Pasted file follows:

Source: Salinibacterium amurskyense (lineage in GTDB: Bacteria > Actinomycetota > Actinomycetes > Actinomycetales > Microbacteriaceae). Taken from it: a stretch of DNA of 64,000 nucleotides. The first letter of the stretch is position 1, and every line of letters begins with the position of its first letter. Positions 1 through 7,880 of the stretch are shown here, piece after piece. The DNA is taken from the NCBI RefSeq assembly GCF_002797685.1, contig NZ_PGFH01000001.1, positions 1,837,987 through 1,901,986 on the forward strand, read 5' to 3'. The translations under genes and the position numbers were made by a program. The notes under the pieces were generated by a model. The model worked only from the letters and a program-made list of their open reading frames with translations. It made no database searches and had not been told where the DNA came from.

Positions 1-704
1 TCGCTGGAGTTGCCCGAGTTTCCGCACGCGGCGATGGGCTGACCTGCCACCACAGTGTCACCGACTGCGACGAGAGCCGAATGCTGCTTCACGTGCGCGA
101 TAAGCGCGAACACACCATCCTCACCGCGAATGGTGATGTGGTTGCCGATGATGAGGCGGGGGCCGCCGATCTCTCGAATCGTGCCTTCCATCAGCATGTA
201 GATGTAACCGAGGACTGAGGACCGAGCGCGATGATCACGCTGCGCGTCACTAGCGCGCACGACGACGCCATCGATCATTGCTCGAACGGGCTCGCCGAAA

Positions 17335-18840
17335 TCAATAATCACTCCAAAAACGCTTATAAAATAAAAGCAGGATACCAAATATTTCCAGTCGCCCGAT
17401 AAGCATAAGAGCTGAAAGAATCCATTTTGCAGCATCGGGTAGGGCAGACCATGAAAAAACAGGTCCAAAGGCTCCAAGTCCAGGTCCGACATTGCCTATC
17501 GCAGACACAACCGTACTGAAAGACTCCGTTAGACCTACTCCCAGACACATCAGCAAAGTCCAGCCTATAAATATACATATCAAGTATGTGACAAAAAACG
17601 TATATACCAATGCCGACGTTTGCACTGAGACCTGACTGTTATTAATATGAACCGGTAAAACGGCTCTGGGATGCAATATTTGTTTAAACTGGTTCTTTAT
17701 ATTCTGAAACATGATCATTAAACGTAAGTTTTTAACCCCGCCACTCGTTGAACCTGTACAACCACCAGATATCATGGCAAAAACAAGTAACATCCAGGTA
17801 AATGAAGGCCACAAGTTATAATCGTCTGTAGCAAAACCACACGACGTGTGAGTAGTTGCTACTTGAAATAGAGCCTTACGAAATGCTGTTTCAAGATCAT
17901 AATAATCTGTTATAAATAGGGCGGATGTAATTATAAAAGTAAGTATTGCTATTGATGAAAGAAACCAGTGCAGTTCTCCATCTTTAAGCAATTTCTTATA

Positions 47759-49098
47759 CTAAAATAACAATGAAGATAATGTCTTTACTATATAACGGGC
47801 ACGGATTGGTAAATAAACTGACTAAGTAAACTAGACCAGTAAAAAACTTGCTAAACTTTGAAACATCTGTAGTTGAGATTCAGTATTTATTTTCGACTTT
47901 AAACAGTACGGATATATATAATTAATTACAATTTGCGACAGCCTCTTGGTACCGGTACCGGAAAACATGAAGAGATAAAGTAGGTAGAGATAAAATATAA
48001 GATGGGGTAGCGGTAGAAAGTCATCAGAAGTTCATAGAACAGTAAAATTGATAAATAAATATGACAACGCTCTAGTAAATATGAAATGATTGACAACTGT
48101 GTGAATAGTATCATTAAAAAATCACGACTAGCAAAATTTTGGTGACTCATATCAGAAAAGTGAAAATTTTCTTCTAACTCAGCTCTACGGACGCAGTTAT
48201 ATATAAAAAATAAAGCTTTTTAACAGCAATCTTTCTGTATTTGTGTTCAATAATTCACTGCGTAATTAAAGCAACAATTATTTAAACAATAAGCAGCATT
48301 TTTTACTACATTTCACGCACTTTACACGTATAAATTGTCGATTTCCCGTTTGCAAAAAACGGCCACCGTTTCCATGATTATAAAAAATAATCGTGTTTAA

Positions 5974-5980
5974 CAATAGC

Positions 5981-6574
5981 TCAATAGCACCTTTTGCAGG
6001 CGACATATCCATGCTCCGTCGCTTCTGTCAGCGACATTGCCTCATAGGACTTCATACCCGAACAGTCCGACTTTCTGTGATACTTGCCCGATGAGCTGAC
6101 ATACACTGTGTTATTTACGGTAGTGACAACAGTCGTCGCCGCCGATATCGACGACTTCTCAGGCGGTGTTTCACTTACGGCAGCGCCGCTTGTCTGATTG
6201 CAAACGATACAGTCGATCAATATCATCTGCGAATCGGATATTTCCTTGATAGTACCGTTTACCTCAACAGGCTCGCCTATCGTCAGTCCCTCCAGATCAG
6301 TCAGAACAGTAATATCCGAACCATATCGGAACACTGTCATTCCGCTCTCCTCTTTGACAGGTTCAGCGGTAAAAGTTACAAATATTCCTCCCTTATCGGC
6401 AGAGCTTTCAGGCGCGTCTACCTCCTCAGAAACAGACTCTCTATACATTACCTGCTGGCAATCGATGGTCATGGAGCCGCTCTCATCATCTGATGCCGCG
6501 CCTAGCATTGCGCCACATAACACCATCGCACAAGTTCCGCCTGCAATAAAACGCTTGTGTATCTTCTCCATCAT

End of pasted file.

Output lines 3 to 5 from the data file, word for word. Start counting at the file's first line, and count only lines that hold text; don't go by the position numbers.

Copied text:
1 TCGCTGGAGTTGCCCGAGTTTCCGCACGCGGCGATGGGCTGACCTGCCACCACAGTGTCACCGACTGCGACGAGAGCCGAATGCTGCTTCACGTGCGCGA
101 TAAGCGCGAACACACCATCCTCACCGCGAATGGTGATGTGGTTGCCGATGATGAGGCGGGGGCCGCCGATCTCTCGAATCGTGCCTTCCATCAGCATGTA
201 GATGTAACCGAGGACTGAGGACCGAGCGCGATGATCACGCTGCGCGTCACTAGCGCGCACGACGACGCCATCGATCATTGCTCGAACGGGCTCGCCGAAA